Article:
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Politics of Recycling

By: James Murray-White - Updated: 25 Sep 2012 | comments*Discuss
 
Recycling Political Legislation

Like all areas of our lives these days recycling and all the aspects thereof, has become a politicized activity, with all sorts of legislation flying around, internationally as well as within the UK, to get people recycling more.

By and large this is a good step, although like the whole environmental agenda, targets for recycling, and issues like local municipal policy against national policy. These often become political footballs for the political parties, that get kicked around when they think the issue is powerful, and if it can be used to defeat another party or candidate. An example of this becoming a ridiculous political issue recently occurred, when a local Council in Wales imposed a fine on a householder who had put the wrong kind of rubbish in one of his recycling bins.

Greater Recycling, Reuse, and Refusal of Packaging

As you'll have read on an earlier page, Generating power from waste, the issue of recycling becomes political when the Government takes the decision to give the go-ahead to a waste disposal company to build an incineration plant. Whatever the valid reasons for this decision, there will be opposition with equally valid reasons. In this case, the creation of another waste plant, this time built to serve most of the inner London population, is said to go against recent initiatives by the Mayor of London and the Greater London Authority, to encourage greater recycling, reuse, and refusal of packaging by the householder.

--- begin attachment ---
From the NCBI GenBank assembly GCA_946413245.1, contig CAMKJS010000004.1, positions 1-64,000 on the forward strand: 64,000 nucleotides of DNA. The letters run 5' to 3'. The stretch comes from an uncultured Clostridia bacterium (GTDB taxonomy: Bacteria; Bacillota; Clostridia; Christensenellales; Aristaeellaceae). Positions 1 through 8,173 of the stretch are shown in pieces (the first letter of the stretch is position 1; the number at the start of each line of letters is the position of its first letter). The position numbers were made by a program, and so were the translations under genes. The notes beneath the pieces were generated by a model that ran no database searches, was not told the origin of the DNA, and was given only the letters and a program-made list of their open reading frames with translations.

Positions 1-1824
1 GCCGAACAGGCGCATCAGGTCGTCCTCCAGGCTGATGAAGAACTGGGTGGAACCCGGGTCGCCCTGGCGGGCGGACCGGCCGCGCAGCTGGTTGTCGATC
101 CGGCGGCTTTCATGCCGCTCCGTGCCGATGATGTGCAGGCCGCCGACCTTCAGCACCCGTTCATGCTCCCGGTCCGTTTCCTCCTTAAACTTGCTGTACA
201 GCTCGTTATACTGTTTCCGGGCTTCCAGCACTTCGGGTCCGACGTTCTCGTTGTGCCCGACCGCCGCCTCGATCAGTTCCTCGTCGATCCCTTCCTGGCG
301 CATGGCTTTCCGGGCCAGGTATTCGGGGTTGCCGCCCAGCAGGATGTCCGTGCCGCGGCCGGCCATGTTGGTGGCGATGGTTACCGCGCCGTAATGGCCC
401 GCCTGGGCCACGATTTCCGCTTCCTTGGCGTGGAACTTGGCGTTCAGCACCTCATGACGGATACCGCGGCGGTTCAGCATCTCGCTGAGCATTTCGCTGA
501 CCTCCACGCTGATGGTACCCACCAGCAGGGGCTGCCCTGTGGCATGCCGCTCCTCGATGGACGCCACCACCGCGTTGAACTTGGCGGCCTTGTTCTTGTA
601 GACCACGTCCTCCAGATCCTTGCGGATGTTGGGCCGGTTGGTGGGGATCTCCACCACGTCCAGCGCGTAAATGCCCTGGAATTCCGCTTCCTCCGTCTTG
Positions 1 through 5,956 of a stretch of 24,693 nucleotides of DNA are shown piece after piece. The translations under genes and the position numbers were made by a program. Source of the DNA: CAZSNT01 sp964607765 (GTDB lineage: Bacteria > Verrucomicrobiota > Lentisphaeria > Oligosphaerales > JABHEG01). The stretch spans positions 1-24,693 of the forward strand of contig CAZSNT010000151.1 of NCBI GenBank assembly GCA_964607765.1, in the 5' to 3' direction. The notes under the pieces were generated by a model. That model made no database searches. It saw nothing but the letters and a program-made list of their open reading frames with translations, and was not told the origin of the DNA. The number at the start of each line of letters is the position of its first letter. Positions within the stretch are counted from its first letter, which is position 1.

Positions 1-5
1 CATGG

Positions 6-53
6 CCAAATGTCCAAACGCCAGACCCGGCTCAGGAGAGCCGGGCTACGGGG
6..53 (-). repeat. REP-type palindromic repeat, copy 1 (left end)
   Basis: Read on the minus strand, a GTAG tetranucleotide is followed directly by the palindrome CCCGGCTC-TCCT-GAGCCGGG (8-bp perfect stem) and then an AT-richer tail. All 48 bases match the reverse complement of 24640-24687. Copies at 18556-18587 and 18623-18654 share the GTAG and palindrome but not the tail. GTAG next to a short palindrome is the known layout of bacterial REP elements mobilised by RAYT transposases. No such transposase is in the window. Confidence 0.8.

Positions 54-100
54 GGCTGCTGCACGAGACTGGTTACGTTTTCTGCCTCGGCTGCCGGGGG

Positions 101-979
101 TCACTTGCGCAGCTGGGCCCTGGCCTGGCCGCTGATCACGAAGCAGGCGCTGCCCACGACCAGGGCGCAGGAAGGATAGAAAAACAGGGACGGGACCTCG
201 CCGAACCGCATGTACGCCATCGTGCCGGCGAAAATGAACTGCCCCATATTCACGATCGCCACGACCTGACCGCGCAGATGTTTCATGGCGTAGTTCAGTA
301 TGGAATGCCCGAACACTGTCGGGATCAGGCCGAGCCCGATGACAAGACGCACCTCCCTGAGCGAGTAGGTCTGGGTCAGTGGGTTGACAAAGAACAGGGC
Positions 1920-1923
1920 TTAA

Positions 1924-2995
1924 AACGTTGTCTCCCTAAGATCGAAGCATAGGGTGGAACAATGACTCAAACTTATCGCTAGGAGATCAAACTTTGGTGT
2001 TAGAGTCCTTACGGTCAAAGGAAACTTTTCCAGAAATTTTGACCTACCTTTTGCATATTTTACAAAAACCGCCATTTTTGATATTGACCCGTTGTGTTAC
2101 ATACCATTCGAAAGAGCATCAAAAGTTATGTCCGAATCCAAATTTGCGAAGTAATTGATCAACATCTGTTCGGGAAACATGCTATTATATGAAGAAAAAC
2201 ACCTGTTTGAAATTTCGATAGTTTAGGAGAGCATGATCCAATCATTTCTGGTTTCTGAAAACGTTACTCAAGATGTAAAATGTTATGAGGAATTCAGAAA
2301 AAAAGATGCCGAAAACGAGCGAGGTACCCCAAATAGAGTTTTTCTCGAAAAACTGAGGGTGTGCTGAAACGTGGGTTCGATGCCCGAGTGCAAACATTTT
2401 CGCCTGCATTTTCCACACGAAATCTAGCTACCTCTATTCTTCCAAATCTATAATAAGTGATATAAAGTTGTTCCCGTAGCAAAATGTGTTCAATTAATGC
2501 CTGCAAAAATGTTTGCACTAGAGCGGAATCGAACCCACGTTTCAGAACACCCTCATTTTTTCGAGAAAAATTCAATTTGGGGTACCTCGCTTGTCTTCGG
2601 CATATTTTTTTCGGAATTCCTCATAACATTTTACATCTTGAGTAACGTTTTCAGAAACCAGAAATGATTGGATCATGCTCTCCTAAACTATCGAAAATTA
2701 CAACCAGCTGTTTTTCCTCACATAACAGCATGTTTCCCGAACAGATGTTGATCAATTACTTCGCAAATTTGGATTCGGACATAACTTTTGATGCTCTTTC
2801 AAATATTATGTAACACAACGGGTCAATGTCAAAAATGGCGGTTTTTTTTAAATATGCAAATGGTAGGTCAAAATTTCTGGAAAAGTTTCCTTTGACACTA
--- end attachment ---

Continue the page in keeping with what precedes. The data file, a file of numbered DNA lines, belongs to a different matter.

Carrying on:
The argument is that if the Government is simply willing to give the go-ahead to waste incineration plants, and another 20 are planned Country-wide, according to the main opposition group, Friends of the Earth, then this cancels out any impetus by the individual or community group to really recycle.

Recycling Legislation

As well as the case given above, the arena where recycling is really a hot political issue, is when the Government tries to set targets, and put these into law as legislation.

The Government will have arrived at certain targets through various means and proposals – on this issue, agreements drawn up Europe and World-wide during the Earth Summit and the Kyoto Agreement will have been a major influence. The UN-sponsored Sustainable Development Programme is an International standard that tries to lobby Governments for targets and agreements upon reducing waste, carbon emissions, amongst many environmental areas, etc.

Current legislation on recycling targets nationally is varied, and often difficult to pick out, covered as it is within myriad layers of legalese and Government jargon. However, on packaging, the European Union Directive 94/62/EC declared that all member states (of the European Union) must recycle 25 – 45% of the packaging materials normally sent to landfill. This was to include aluminum, glass, steel, plastic, paper and board. The UK Government set itself a low target of 26% by the year 2000. At that same time, by comparison, in 1995 the national packaging recycling rates in Germany were 75%, and in the Netherlands they were 50%.

The UK currently lags behind most other European Countries in its per capita recycling rates, so the Government is trying to catch up by means of pressure and incentives upon Local Authorities, tax breaks for Waste disposal companies, and finance and other support for businesses and community groups that are involved in education and local recycling initiatives.

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